Rating: 2 out of 3
As per Wikipedia, Absalyamov (1911-1979) was one of the most significant and famed Tatarstani writers of the 20th century. He began his career as a blue collar worker, working in various factories in Moscow, but then, in 1936, changed course, entering the Maksim Gorky Literary Institute and subsequently devoting himself to literature.
"White Flowers" is the Russian translation of the original work «Ак чәчәкләр» written by Absalyamov in Tatarstani. Its the first book I've read by a Tatarstani author and I rather enjoyed it. "White Flowers" follows a group of Tatarstani Doctors in their daily lives, both at home and in the emergency room. A central theme in the novel was a Doctor's duty to selflessly serve the people and in this, find happiness. The novel provided many examples of Doctors in the hospital who met or did not meet this criteria.
The bulk of the book's narrative was also concerned with love stories, and in particular, a love triangle consuming the novel's main characters, Doctors Gulshagida and Mansur. As we are advised very early in the novel, Doctors Gulshagida and Mansur were in love with each other from a very early age; they were more-or-less expected to marry...but then, some strange quirk in Dr. Mansur's character drew them apart. Much of the novel is dedicated to following the twists and turns of the pair's romantic lives. Into the mix comes a competitor for Dr. Gulshagida's attentions- the dashing Dr. Yanguar. So as to leave no doubt as to whose side the reader should be on, Dr. Yanguar was made out to be as evil as possible. However, he was still the most interesting and dynamic character of the novel (as villains often are, I suppose) and I spent most of the novel rooting for him to 'get the girl'.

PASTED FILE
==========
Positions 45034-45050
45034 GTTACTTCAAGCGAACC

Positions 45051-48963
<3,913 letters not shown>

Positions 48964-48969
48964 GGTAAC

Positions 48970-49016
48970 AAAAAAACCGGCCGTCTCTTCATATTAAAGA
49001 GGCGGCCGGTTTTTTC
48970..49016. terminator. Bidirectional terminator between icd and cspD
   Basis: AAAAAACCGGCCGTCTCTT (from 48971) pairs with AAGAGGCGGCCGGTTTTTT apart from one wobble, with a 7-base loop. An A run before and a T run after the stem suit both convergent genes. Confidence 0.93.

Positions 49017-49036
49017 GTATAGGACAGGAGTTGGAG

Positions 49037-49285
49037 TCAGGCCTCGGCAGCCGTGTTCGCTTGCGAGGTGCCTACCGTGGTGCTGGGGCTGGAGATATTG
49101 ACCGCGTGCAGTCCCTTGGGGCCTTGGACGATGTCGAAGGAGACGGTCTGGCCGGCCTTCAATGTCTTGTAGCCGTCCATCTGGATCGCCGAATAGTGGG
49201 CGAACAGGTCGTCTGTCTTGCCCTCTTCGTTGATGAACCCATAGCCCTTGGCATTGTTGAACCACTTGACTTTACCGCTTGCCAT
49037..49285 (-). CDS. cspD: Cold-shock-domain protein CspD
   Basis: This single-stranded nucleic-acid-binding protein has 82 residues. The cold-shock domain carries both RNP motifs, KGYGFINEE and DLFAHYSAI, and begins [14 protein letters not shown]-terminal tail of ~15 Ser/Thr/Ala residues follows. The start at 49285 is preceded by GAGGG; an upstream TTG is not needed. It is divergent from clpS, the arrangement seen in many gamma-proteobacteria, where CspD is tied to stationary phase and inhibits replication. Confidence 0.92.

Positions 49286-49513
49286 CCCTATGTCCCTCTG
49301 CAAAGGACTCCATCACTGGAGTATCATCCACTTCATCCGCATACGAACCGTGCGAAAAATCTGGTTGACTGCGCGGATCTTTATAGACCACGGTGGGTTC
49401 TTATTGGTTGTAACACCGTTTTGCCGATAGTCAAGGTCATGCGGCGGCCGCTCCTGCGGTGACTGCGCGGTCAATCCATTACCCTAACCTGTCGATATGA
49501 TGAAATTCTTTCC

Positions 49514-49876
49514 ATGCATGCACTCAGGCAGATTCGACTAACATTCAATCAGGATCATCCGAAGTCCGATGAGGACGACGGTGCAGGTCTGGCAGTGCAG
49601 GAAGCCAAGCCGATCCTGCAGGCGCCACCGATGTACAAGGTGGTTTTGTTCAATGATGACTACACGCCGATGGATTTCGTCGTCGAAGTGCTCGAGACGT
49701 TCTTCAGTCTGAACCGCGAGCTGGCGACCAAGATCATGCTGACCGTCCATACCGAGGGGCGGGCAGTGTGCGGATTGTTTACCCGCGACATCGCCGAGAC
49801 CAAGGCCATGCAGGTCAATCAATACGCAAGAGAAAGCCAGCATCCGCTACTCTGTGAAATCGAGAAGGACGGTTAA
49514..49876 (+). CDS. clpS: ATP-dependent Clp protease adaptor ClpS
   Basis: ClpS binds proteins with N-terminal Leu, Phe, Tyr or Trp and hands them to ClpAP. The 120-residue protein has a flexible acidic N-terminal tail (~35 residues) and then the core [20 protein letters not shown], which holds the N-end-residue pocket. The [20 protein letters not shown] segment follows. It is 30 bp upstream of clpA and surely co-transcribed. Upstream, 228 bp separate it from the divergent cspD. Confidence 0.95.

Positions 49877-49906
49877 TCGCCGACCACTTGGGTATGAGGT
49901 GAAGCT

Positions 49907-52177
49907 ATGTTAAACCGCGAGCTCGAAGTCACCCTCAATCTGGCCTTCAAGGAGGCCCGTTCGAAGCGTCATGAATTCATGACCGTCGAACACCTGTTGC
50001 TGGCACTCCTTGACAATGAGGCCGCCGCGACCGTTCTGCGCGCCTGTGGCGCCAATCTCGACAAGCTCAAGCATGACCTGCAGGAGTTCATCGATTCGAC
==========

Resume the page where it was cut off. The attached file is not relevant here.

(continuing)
To be quite honest, I have to add that I didn't like Dr. Mansur much at all. The narrative itself described him as flighty, weak-willed and inconsistent, although a good surgeon...
"White Flowers" is by no means a serious novel. Its a light beach novel that will literally fly by, despite being over 500 pages in length. If you're looking for a not-too-serious, somewhat inspiring book about love and Doctors in mid-20th century Tatarstan, this is the book for you.
2 out of 3